Obama Names Ed Jurith as Interim Drug Czar

    Edward H. Jurith, the longtime lead lawyer for the White House Office of National Drug Control Policy (ONDCP), has been named the interim director of the agency by President Barack Obama.

    Obama announced the appointment on Jan. 20 — Inauguration Day. Jurith replaces Patrick M. Ward, named interim ONDCP director just eight days earlier by former President George Bush. Ward is ONDCP’s acting deputy director of supply reduction.

    This is Jurith’s second stint as acting “drug czar” — he was appointed acting ONDCP director by President Bill Clinton in the waning days of his administration, replacing Barry McCaffrey, and led the agency for nearly a year before President Bush named John Walters to lead ONDCP in December 2001.

    Jurith has served as ONDCP’s general counsel since 1994; prior to that he worked as staff director and counsel at the House Select Committee on Narcotics Abuse and Control, founded by Rep. Charles Rangel (D-N.Y.). During his time in Congress, Jurith helped draft the Anti-Drug Abuse Acts of 1986 and 1988, which remain cornerstones of federal drug-control policy.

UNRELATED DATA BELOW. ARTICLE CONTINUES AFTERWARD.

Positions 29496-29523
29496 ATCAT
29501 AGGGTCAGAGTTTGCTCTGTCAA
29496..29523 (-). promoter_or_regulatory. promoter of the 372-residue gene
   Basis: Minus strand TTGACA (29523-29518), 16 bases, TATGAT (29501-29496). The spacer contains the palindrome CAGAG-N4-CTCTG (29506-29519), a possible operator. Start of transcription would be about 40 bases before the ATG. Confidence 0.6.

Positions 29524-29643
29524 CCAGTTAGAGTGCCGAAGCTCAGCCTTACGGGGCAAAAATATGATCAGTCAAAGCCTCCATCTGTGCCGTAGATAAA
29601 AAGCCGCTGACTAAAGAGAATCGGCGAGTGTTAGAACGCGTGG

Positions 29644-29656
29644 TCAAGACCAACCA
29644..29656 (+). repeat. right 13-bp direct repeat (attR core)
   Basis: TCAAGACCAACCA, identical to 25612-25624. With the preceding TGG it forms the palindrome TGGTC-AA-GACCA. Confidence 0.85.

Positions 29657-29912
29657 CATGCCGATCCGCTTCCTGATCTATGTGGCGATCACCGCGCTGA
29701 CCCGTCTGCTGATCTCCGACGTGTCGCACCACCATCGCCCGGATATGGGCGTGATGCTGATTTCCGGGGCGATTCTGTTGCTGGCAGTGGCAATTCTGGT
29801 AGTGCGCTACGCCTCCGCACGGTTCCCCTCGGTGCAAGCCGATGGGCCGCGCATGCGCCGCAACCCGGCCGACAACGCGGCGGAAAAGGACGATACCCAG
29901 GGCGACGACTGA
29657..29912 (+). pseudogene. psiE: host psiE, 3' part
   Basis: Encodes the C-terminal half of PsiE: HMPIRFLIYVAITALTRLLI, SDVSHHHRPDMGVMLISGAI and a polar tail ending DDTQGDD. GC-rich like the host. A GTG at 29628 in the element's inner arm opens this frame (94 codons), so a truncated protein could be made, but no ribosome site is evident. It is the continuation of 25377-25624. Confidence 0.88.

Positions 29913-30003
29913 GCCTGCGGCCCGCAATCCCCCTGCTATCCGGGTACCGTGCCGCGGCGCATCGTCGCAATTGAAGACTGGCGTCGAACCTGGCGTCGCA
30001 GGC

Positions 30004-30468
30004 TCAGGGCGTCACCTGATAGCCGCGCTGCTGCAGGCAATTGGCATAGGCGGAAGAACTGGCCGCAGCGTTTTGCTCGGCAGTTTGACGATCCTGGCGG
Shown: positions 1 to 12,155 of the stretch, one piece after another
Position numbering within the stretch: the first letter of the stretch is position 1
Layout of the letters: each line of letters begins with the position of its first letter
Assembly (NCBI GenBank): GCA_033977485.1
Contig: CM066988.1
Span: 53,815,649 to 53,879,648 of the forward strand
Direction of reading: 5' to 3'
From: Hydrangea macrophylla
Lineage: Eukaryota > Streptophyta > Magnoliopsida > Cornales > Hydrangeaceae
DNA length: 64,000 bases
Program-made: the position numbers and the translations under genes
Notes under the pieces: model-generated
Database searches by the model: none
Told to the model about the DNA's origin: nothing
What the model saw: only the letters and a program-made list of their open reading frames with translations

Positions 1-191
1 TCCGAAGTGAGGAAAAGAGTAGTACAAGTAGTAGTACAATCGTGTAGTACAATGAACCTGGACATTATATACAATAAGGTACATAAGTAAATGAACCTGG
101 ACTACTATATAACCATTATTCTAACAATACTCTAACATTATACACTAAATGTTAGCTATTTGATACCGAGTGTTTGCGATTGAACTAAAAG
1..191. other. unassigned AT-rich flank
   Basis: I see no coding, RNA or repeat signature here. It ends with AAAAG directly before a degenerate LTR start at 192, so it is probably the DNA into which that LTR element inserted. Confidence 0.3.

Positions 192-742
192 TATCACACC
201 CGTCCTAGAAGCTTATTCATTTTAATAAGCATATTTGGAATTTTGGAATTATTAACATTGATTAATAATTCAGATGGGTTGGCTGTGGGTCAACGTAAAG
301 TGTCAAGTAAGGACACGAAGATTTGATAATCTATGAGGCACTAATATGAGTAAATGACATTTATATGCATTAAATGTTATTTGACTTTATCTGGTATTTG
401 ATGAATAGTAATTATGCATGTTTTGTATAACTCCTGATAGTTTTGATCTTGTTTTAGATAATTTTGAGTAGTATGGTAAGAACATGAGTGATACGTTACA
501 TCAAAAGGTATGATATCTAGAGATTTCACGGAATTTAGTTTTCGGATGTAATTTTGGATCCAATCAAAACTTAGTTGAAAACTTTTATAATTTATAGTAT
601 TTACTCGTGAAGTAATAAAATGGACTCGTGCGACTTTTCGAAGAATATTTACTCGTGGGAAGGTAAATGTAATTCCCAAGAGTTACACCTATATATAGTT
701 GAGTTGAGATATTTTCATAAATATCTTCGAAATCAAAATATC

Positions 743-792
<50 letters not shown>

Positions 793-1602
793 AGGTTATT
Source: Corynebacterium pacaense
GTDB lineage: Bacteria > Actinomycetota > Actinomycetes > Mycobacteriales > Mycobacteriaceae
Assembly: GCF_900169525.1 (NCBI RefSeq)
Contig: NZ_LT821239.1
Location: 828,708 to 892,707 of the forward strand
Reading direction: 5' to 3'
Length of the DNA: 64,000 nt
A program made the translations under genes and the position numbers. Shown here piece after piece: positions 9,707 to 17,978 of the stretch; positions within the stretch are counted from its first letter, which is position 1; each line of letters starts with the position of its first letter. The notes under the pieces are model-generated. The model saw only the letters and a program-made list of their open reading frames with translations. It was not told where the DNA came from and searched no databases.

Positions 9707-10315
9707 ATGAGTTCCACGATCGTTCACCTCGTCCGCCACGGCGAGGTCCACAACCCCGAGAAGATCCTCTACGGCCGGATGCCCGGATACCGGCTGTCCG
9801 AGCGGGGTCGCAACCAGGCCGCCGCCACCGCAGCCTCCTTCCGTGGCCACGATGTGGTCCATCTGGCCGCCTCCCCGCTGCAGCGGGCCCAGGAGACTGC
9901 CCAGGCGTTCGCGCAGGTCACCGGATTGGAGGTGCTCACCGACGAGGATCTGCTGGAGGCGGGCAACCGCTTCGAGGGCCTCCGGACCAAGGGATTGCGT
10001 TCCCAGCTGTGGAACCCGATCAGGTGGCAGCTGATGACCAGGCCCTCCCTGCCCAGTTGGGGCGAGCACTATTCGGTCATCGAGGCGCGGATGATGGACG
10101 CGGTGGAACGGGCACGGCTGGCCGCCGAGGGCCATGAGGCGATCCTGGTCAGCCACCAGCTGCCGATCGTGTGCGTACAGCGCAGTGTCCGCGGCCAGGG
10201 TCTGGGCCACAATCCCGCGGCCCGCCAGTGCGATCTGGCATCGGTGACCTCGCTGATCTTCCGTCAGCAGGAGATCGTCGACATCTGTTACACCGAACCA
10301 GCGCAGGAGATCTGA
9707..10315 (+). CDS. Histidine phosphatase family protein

Jurith’s responsibilities at ONDCP include providing legal advice on compliance with federal law and as related to the National Youth Anti-Drug Media Campaign and other ONDCP programs.

    Jurith also has served on the American Bar Association’s Standing Committee on Substance Abuse and, since July 2008, has served as an at-large member of the board of Faces and Voices of Recovery.

    Pat Taylor, executive director of Faces and Voices, called Jurith a “dedicated public servant.”

    “We have a lot of respect for him,” she said.

    Jurith also has occasionally represented ONDCP in public forums, such as a December 2008 debate on medical marijuana with Dan Bernath, assistant communications director of the Marijuana Policies Project. “Jurith didn¹t lie, bully, or accuse me of secretly trying to get children hooked on marijuana,” wrote Bernath on his blog after the debate. “His arguments at least had some basis in legal fact, although I believe they were far too narrow to justify denying seriously ill patients access to safe, effective medicine, let alone arresting them for it. But he was civil and thoughtful.”

    By Partnership Staff
    January 2009


    January 2009

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